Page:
The Deuce provides a gritty look into the struggle, danger and money behind the thriving prostitution business in New York City in 1971—from the women who work the streets, to their pimps, the corrupt police who allow it to happen, and the mobsters who really run things behind-the-scenes. The title of the series comes from the nickname at the time for 42nd Street in Manhattan, where the series is set.
As the series opens, Vinny Martino (James Franco) is working two jobs but still struggles to provide for his family. When he’s not tending bar in a bad neighborhood, he’s working at a local Asian restaurant. Not only does he have his own wife and kids to worry about, but his identical twin brother Frankie (also played by James Franco) is a gambler, and owes a lot of money to the mob, who have come to Vinny to collect. However, mobster Rudy Pipilo (Michael Rispoli) takes notice of Vinny’s work ethic, and willingness to deal with his brother’s debts, and makes him a business proposition.
Meanwhile, at the Port Authority bus station, pimp C.C. (Gary Carr) is eagerly watching the new arrivals, looking for fresh-faced young women he can recruit. He soon sets his sights on Lori (Emily Meade), who just stepped off the bus from Minnesota. And it’s not long before Lori hits the streets with the other working girls, where she meets Candy (Maggie Gyllenhaal), a more-experienced woman who has always managed her own “career”, never signing away her earnings to a pimp. Candy’s been in the game for a long time, and is eager to give up the life. At this time, the obscenity laws were starting to be lifted, causing the pornographic film industry to take off. Candy sees an opportunity for a carer change and starts to read up on film-making.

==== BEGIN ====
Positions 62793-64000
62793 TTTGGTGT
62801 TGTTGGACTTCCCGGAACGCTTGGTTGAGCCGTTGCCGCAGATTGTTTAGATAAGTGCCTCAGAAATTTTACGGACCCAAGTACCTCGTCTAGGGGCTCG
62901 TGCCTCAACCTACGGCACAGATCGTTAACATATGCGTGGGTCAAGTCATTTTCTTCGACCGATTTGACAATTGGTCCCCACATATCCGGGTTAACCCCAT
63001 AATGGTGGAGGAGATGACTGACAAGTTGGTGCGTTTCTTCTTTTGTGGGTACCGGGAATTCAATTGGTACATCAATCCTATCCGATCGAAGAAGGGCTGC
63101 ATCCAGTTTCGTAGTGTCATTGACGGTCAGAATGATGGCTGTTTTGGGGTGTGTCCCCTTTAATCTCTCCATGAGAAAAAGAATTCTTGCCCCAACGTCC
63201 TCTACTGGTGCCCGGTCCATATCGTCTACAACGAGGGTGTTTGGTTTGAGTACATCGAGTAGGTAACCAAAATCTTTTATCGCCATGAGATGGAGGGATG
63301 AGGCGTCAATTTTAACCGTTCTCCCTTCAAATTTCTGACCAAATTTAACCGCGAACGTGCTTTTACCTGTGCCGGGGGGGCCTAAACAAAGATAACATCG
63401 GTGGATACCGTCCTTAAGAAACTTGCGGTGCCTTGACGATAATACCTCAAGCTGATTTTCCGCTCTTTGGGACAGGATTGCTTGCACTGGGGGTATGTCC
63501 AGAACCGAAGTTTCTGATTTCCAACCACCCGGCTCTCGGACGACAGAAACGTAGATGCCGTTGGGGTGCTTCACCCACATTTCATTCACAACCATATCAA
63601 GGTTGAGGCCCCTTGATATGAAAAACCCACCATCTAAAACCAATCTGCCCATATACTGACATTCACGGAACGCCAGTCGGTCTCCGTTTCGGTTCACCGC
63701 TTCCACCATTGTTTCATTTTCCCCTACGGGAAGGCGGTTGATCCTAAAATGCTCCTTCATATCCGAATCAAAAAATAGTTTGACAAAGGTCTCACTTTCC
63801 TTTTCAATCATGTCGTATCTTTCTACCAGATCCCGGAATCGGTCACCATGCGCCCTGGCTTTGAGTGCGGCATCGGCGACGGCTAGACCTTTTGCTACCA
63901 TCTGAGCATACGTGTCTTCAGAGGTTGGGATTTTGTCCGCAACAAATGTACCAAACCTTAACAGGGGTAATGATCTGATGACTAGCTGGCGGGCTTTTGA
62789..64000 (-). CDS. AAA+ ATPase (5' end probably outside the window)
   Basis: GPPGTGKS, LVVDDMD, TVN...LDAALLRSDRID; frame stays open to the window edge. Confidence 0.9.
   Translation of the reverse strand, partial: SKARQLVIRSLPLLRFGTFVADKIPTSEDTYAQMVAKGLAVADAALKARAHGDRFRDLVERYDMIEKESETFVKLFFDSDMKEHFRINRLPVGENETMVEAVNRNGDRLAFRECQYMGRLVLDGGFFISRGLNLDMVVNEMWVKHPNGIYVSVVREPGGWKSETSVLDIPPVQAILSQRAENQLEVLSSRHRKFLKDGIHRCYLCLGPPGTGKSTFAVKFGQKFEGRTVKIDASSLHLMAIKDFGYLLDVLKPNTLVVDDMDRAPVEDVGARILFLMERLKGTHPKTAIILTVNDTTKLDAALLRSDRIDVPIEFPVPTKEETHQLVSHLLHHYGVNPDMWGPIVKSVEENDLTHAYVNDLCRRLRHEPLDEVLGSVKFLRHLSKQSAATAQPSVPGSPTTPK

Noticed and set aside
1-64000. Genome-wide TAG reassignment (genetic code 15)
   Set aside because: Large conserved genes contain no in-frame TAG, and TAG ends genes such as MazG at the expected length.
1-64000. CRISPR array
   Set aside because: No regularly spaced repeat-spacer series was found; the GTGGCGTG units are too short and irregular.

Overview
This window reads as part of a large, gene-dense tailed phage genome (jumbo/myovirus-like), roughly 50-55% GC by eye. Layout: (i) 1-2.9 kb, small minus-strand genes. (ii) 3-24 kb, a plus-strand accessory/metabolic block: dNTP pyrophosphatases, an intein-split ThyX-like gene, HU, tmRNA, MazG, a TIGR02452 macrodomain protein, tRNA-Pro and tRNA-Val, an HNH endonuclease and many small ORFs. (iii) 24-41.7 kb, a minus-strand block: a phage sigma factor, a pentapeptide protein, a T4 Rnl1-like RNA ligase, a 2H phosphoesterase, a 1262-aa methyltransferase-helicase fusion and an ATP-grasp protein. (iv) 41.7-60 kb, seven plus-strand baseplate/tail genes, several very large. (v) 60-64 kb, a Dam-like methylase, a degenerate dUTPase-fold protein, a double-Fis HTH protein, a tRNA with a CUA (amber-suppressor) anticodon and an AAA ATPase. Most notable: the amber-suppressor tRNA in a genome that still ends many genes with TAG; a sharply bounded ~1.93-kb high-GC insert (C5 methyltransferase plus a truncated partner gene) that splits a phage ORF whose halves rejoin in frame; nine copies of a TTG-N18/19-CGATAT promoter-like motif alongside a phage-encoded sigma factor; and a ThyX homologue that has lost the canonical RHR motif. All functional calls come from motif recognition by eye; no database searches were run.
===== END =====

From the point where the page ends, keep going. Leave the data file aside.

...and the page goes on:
However, in the meantime, prostitution still remains the bread and butter of the sex business in The Deuce, and in order to keep business running, the cops must be paid off, and this corruption has become systemic. Reporter Sandra Washington (Natalie Paul) is eager to expose the widespread police corruption that has allowed prostitution to thrive in the neighborhood, and tries to get pimps, prostitutes, and even one honest cop, to help her out, but it is slow going.